As a leader, it’s easy to underestimate the time required for true change. We can get fixated on end results and miss the most important part of the process—the people.
Implementing change is never a simple task. Leaders can be overwhelmed managing the technical details of the change, balancing the pros and cons of the effort, and campaigning to get everyone onboard with the new plan. With so many tangible impacts on the workings of your organization, it’s easy to lose sight of the emotional impact that occurs as well. But understanding and guiding your people through this more personal consequence can be the difference between a successful change and a disastrous one. If you’re looking to lead change in the manner of the most effective leaders, we recommend embracing and mastering these three steps:
1. Create Opportunity for Expression
Some leaders really focus their efforts on selling the change, emphasizing the benefits for the company and employees and dismissing or downplaying the losses. But a “positive vibes only” approach can leave employees feeling criticized for being too negative and unable to express concerns for fear of retribution.
Listening to and actively engaging your people is one of the first steps in getting them to accept change. The most successful change leaders don’t just make space and allow employees to express how the change affects them; they seek out feedback, creating opportunities and forums for their people to give input. They listen to new ideas, and they anticipate differing viewpoints. Ensuring a smooth transition through change means creating an environment where employees can express their reservations, fears, and questions about change—it means making them part of the change.
2. Allow Time for Transition
There is no such thing as “fast” change. Everyone needs time to process, both in physical implementation and in reckoning with their losses and eventual gains. Even those that are in favor of the change have internal processing to do. Leaders themselves take time to develop and come to terms with their plans, but by the time they’re ready to implement, they often forget that their employees haven’t been processing that change along with them. It’s not a matter of “just do this.” Everyone experiences some kind of loss. And things always take longer than you think that they should!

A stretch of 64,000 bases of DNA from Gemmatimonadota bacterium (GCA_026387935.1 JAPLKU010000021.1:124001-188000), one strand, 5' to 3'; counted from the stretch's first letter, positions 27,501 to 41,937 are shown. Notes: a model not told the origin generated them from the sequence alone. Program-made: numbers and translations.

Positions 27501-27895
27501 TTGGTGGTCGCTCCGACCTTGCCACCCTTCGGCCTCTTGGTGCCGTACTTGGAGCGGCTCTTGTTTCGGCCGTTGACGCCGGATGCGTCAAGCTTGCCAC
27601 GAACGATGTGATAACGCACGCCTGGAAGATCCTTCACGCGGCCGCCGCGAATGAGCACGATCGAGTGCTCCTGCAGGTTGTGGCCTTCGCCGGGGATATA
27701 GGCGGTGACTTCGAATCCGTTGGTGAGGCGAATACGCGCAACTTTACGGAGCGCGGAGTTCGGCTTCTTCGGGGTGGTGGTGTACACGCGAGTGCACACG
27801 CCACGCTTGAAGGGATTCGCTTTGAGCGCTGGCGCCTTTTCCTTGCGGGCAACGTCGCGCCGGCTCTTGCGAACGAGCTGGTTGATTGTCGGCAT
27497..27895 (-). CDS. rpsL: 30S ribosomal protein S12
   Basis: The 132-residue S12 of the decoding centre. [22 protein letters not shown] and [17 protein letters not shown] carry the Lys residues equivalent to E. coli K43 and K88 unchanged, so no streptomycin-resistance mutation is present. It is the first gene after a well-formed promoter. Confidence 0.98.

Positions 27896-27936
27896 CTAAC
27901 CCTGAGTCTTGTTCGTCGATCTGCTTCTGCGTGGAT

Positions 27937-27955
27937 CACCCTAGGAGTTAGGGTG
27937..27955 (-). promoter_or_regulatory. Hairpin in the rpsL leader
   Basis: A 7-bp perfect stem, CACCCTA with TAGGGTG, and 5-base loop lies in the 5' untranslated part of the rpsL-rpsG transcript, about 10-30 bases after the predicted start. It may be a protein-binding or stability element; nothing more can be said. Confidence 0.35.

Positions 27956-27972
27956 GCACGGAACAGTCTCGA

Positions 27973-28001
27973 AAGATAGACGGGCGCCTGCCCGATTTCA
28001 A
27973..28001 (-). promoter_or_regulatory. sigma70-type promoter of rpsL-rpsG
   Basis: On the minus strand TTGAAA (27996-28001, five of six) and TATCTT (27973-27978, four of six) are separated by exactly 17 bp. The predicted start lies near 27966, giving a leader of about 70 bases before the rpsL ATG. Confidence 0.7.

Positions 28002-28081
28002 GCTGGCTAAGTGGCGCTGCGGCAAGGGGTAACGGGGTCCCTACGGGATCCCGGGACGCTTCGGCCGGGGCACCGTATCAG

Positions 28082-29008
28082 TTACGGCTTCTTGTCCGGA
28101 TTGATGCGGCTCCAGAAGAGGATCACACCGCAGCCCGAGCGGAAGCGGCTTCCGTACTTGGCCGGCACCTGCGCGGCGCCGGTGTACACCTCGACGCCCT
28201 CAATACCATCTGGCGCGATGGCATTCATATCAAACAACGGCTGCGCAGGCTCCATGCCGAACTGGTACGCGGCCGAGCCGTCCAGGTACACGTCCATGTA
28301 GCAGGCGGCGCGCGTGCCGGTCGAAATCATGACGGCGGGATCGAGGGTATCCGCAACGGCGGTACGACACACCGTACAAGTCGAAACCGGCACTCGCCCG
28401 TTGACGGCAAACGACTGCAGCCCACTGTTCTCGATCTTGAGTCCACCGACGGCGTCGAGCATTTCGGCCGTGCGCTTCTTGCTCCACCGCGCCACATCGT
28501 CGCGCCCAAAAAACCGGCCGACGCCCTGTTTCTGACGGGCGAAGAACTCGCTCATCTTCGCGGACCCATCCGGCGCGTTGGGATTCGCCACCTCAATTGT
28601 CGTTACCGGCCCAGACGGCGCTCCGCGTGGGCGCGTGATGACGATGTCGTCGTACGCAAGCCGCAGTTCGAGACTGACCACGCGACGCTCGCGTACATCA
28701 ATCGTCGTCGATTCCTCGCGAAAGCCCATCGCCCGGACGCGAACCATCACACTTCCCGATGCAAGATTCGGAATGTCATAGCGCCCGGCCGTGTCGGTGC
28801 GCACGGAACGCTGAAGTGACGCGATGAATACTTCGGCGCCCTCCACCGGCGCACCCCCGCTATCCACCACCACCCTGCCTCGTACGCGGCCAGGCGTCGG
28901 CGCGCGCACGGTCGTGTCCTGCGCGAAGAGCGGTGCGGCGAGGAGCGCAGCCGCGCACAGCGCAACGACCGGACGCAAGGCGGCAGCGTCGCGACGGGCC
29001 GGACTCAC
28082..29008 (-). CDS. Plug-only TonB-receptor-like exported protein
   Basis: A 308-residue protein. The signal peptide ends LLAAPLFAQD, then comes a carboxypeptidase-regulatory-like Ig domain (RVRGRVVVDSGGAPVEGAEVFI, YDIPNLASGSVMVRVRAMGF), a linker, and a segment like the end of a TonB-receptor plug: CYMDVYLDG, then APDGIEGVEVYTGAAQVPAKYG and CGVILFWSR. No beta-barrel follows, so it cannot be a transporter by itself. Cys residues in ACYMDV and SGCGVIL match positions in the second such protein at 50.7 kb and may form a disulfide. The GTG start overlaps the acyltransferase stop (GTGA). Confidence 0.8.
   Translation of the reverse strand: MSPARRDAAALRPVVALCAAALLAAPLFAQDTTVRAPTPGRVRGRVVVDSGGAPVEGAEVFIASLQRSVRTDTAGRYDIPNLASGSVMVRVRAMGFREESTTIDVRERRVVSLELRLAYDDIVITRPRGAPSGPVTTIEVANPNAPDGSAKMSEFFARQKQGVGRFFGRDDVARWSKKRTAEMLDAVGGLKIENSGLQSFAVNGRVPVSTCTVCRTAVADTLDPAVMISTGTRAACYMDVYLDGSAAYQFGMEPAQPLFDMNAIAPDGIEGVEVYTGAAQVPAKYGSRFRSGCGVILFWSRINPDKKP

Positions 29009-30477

As a leader, it’s easy to underestimate the time required for true change. We can get fixated on end results and miss the most important part of the process—the people. Change usually occurs one level at a time. Sometimes people fall back, start again, have a breakthrough, and move forward. It’s all part of a necessary process. Effective change leaders crucially understand that change requires patience, resolve, and acceptance that change is hard.
3. Embrace a Culture of Change
Your organization exists at the pleasure of the environment it operates in. Flexibility, agility, resilience, innovation—these are all terms to describe how businesses master the art of change. We must watch, analyze, and adapt to the changing environment.
The organizations that lead the most successful change initiatives build teams who embrace change even in times of stability. A healthy and strong organization knows that things are always changing, so being willing to pivot on an idea or try a new direction is a skill to build in each of your employees. Change takes people out of their comfort zone, but if we don’t step outside that zone, we don’t stretch, we don’t learn, and we don’t grow.
The most change-ready organizations cultivate a mentality of change with their employees long before reactionary change is needed. In fact, those organizations encourage employees to understand the external environment and seek change to embrace its opportunities, providing them a voice to advocate that need for change. The most effective change leaders work with their people, making them a vital part of the change process.
The same principles that it takes to change an individual are the ones you draw on to change an organization. Bell Leadership is ready to share the concepts behind the complexity of change and how leaders can move change efforts forward, with less friction and with greater results.